You have to assess whether the story warrants permanently damaging someone's ability to work in a given field before you run with something.  In the case of a Mark Driscoll, who has at length betrayed so many of the doctrinal and ethical norms he spent decades espousing from the pulpit, that seems clearcut to Wenatchee The Hatchet. The sheer number of points at which Mark Driscoll's conduct has by now contradicted the precepts he espoused as a public figure precludes his legitimacy in ministry as far as Wenatchee The Hatchet is concerned.  It doesn't mean the guy isn't a professing Christian, it just means that, dude, the guy destroyed his own credibility to a point where it can't be repaired.  Now Mark Driscoll has to live with the reality that one day his kids could stumble upon William Wallace II rants and because Mark Driscoll spent decades telling young guys, yelling at them, to think of their legacy and live accordingly, that's something Driscoll has to live with.  He has to live with the reality that in 2008 he compared having womens' ministry to the prospect of juggling knives.
Whatever different feelings he has now compared to 2000, as he told Brian Houston earlier this year, the substance of what Driscoll has said remains. 

There's a world of difference between preserving what Mark Driscoll dumped onto social and broadcast media for his entire public career and a hack. The differences are obvious but people who cheerlead the results of the hack may not be thinking through the implications of those differences.  The ethics of information access and distribution are always going to be issues. The difficulties raised by our technology having evolved faster than our applicable laws has meant that, for instance, we dn't actually have applicable laws about how to deal with data leaks in a way that's always clear.  This year there's the Ashley Madison hack but a while back there were the nude leaks of celebrities, some of whom took to using intellectual property law as a basis for taking legal action against content that was never intended to be formally published.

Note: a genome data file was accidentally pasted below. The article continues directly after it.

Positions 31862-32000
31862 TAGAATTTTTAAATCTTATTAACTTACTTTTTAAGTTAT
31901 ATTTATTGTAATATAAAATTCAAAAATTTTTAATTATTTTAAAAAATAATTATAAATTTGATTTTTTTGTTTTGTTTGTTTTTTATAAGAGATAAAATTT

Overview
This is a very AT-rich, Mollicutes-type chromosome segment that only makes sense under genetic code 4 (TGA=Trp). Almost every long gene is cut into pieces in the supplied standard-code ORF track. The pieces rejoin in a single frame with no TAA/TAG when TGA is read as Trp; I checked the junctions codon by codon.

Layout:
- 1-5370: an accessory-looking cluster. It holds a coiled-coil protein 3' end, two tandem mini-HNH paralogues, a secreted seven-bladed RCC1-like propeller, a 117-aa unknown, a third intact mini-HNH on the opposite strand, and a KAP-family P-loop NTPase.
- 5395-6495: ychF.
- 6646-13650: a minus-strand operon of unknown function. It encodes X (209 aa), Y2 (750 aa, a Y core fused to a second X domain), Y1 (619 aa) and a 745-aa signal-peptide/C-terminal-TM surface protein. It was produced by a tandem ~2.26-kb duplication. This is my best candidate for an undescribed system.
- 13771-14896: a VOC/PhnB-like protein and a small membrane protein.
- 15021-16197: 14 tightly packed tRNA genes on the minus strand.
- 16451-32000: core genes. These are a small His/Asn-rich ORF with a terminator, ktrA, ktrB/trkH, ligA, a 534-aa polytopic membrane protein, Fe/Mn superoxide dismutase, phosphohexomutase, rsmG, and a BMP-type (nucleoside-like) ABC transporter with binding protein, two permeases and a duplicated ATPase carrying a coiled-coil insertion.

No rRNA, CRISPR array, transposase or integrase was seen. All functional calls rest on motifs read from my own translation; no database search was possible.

If this were just a matter of who doesn't want what published it wouldn't remain simple because our entire economy is based on information. Our identities in this economic system are the information about us. It's possible to buy and sell that information without our knowledge or consent in some cases.  Even if you've never logged onto the internet a single day in your life in the United States that doesn't mean basic information about you isn't on the internet.  It doesn't mean a person couldn't, with the right price or the right effort, find out things about you. For those who have fretted about the NSA, worry not, you may have voluntarily dumped more information about yourself through technology use than the NSA would ever even care to know.  There's a case to be made that if you're going to be online at all you shouldn't be doing anything you wouldn't be willing to have a matter of public knowledge but that's pretty clearly not how things work.  People pay their bills online, should the water bill for your home be a matter of public record?  Isn't it already, some might suggest.  If "information wants to be free" which information are we really talking about? Social security numbers?  If you have children and they have medical conditions how many people need to know about that?  Everyone?  Does that information want to be free?